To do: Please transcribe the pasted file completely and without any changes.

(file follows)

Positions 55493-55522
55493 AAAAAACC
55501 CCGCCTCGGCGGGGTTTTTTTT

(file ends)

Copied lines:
Positions 55493-55522
55493 AAAAAACC
55501 CCGCCTCGGCGGGGTTTTTTTT